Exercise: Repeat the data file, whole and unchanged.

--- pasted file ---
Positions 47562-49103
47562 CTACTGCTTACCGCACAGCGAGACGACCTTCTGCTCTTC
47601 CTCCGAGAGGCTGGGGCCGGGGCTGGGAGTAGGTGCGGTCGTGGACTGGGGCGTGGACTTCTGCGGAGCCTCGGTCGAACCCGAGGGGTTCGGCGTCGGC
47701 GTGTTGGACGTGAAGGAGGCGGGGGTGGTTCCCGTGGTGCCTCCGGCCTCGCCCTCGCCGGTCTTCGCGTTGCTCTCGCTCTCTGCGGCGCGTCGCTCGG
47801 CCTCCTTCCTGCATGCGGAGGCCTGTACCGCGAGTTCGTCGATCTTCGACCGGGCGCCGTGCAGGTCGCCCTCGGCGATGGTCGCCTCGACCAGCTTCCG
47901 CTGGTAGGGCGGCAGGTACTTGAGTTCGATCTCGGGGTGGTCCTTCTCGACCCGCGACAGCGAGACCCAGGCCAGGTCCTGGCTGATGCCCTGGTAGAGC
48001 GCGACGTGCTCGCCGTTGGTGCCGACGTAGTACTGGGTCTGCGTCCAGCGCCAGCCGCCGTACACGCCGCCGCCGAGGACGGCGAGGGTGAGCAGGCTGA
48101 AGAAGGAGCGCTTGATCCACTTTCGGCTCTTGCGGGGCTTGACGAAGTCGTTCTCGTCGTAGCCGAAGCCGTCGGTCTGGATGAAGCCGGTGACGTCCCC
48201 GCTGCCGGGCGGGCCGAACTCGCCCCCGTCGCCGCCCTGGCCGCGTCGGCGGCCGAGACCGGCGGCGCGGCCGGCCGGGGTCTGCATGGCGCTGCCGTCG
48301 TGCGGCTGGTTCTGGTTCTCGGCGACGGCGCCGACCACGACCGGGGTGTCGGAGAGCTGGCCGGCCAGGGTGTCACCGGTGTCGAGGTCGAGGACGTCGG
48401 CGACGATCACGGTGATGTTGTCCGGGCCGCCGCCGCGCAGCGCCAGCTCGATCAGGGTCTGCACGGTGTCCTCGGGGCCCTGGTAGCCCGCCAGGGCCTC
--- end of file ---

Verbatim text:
Positions 47562-49103
47562 CTACTGCTTACCGCACAGCGAGACGACCTTCTGCTCTTC
47601 CTCCGAGAGGCTGGGGCCGGGGCTGGGAGTAGGTGCGGTCGTGGACTGGGGCGTGGACTTCTGCGGAGCCTCGGTCGAACCCGAGGGGTTCGGCGTCGGC
47701 GTGTTGGACGTGAAGGAGGCGGGGGTGGTTCCCGTGGTGCCTCCGGCCTCGCCCTCGCCGGTCTTCGCGTTGCTCTCGCTCTCTGCGGCGCGTCGCTCGG
47801 CCTCCTTCCTGCATGCGGAGGCCTGTACCGCGAGTTCGTCGATCTTCGACCGGGCGCCGTGCAGGTCGCCCTCGGCGATGGTCGCCTCGACCAGCTTCCG
47901 CTGGTAGGGCGGCAGGTACTTGAGTTCGATCTCGGGGTGGTCCTTCTCGACCCGCGACAGCGAGACCCAGGCCAGGTCCTGGCTGATGCCCTGGTAGAGC
48001 GCGACGTGCTCGCCGTTGGTGCCGACGTAGTACTGGGTCTGCGTCCAGCGCCAGCCGCCGTACACGCCGCCGCCGAGGACGGCGAGGGTGAGCAGGCTGA
48101 AGAAGGAGCGCTTGATCCACTTTCGGCTCTTGCGGGGCTTGACGAAGTCGTTCTCGTCGTAGCCGAAGCCGTCGGTCTGGATGAAGCCGGTGACGTCCCC
48201 GCTGCCGGGCGGGCCGAACTCGCCCCCGTCGCCGCCCTGGCCGCGTCGGCGGCCGAGACCGGCGGCGCGGCCGGCCGGGGTCTGCATGGCGCTGCCGTCG
48301 TGCGGCTGGTTCTGGTTCTCGGCGACGGCGCCGACCACGACCGGGGTGTCGGAGAGCTGGCCGGCCAGGGTGTCACCGGTGTCGAGGTCGAGGACGTCGG
48401 CGACGATCACGGTGATGTTGTCCGGGCCGCCGCCGCGCAGCGCCAGCTCGATCAGGGTCTGCACGGTGTCCTCGGGGCCCTGGTAGCCCGCCAGGGCCTC